Colorado’s accounting and financial management system is on its last legs and there isn’t enough money or technical expertise to support it, according to an evaluation conducted by the Colorado Office of the State Auditor.

The audit — released Monday, July 11, titled Evaluation of the Sustainability of the Colorado Financial Reporting System — uncovered that the more than 20-year-old system is at an increasing risk of a partial or complete failure, chiefly because it hasn’t had a maintenance contract for 12 years and is instead being serviced by employees set to retire soon, with no viable replacement personnel available to fill the void.

The information comes as no surprise to technology officials in Colorado. Dara Hessee, chief of staff for the Governor's Office of Information Technology (OIT) in Colorado, said the first study regarding the sustainability of the Colorado Financial Reporting System (COFRS) was done in 1999, and the issue has been bantered about since then without resolution.

“We have been having discussions for many, many years about the stability of our financial management system,” said Hessee. “Unfortunately in prior years, there have been huge competing funding priorities, along with horrible budgetary concerns with the state.”

In addition to the financial difficulties, COFRS — which processed approximately $36 billion in state expenditures in fiscal 2010 — runs on the obsolete COBOL programming language. So while new technology professionals are hired in the state, those employees are likely unfamiliar with COBOL and unable to step into the shoes of those retiring that currently service the system.

“The word the auditor used was this would be a ‘career killer’ for someone coming out of college and wanting to work in IT,” Hessee said, who added that if COFRS crashed, it could take more than a week to get the data up and running on a backup system.

The evaluation also spotlighted some additional areas of concern with the financial reporting system, including:

  • COFRS cannot gather and process sufficient data to provide citizens with complete and transparent information, such as providing detailed governmental expenditure data to fully comply with the requirements of the Colorado Taxpayer Transparency Act.

  • COFRS doesn’t have the capability to support multiple business functions — such as payroll, human resources, procurement and inventory management — or provide managers with access to real-time information.
  • Colorado is among the few states in the nation that have not upgraded their primary financial management system to a more modern, integrated system.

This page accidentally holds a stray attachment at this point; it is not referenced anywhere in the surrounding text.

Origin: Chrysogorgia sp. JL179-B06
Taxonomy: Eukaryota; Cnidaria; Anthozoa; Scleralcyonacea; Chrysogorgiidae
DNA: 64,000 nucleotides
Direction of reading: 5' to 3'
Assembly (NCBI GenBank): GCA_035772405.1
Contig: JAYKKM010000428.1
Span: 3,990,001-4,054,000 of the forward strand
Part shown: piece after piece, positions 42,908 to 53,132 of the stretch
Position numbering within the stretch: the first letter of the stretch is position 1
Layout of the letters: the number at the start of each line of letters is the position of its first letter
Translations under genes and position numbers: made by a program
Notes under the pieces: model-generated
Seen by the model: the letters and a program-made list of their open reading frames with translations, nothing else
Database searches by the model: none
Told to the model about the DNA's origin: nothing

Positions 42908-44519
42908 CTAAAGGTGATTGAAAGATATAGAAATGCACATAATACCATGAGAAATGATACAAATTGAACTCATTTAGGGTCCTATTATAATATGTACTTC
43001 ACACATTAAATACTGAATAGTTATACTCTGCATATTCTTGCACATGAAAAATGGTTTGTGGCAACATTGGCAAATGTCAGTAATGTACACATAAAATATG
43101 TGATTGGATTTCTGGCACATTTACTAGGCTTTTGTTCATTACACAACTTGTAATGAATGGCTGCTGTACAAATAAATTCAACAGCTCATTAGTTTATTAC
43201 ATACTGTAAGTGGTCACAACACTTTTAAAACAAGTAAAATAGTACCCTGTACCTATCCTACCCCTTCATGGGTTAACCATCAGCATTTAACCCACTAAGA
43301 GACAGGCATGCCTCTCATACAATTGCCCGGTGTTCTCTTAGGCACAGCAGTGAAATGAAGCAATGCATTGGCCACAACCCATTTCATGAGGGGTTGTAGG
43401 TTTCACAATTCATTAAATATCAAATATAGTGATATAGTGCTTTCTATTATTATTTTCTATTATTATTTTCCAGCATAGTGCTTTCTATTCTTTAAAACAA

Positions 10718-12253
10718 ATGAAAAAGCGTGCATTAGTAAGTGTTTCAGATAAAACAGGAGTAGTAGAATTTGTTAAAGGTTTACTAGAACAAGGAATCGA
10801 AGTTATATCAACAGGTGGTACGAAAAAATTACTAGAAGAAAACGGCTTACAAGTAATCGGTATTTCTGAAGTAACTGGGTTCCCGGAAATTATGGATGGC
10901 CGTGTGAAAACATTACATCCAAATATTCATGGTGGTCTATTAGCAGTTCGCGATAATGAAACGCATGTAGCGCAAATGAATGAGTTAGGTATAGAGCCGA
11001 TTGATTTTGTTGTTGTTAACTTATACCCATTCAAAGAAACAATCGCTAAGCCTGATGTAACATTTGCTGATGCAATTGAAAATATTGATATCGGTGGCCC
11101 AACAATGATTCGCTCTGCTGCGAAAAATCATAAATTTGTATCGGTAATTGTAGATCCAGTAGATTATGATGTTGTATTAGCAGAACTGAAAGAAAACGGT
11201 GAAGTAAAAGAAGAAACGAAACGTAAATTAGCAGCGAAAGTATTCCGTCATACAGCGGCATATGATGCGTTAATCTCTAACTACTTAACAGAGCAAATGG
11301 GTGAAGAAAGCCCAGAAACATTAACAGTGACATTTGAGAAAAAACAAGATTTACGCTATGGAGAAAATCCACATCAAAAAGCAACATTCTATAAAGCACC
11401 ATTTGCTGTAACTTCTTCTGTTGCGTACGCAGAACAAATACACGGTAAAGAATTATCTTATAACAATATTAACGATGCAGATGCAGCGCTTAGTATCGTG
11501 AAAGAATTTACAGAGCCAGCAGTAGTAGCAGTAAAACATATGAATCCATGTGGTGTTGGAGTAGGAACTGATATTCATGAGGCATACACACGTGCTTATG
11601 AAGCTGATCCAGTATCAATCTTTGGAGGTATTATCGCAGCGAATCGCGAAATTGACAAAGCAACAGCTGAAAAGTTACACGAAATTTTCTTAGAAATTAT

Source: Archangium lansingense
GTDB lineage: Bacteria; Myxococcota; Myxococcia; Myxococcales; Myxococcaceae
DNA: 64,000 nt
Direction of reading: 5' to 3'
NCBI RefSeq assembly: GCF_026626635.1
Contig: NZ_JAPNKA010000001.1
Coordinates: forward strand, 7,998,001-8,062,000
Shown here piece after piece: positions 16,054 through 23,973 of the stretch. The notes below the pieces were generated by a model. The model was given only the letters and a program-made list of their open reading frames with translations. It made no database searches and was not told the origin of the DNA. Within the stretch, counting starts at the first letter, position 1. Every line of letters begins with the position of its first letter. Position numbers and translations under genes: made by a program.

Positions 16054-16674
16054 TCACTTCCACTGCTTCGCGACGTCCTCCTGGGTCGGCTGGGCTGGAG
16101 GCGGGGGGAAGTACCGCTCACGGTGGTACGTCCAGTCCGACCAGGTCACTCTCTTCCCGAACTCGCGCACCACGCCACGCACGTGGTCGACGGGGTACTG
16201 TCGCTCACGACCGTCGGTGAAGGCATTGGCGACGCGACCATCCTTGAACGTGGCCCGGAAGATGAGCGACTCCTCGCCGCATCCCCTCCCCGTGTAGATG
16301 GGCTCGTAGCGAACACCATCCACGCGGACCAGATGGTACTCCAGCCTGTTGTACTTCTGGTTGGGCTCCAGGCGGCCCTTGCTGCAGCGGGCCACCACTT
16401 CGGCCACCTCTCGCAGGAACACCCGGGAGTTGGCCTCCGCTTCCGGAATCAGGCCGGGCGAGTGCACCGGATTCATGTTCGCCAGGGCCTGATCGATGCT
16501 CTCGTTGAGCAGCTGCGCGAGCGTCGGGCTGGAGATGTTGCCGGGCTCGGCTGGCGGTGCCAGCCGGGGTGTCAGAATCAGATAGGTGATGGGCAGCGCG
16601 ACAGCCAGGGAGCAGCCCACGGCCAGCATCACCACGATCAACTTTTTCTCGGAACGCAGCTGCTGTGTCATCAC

Next Steps

Despite the audit’s negative findings, Hessee believed the evaluation would help kick-start discussions to make the maintenance and eventual replacement of COFRS a higher priority within the Colorado Legislature. She revealed that while this year’s legislative session was finished, agencies are currently compiling their budget requests for the 2012-2013 fiscal year, so it’s the right time to put together the fiscal plan to address COFRS’ shortcomings.

Hessee said once the budget numbers are ready, they go over to Gov. John Hickenlooper’s office, where he and his staff prioritize the requests and submit a budget in the fall to the state’s Legislature. The Legislature will ultimately determine the funding levels for agencies in a finalized budget.

“Because OIT and DPA [Colorado’s Department of Personnel and Administration] have been talking internally for a few years now about the concerns we have, this review provides an objective view into the situation and gives us a vehicle to talk about the issue publically with legislators,” Hessee said. “Getting the support of the Legislature in replacing the system is huge and probably the biggest hurdle.”

When asked what type of system the OIT was eyeing to replace COFRS, Hessee said that a plan has yet to be fully developed. She did say, however, that Colorado CIO Kristin Russell planned to work with the National Association of State Chief Information Officers and other partners to find the “most reliable, low-cost solution.”

For now, the focus is firmly on acquiring the funding to tackle the issues at hand with COFRS, Hessee said. She added that the system is “core and foundation” to state government operations in Colorado and the state can’t afford to wait any longer to do something about it.

“The chair of the Legislative Audit Committee said, ‘Good luck with the Direct Budget Committee.’ So there are multiple steps involved here,” Hessee said, alluding to a potential legislative battle. “But we can always point back to this objective third-party review that shows we’re at a tipping point with this system.”

Brian Heaton  |  Senior Writer

Brian Heaton is a senior writer for Government Technology. He primarily covers technology legislation and IT policy issues. Brian started his journalism career in 1999, covering sports and fitness for two trade publications based in Long Island, N.Y. He's also a member of the Professional Bowlers Association, and competes in regional tournaments throughout Northern California and Nevada.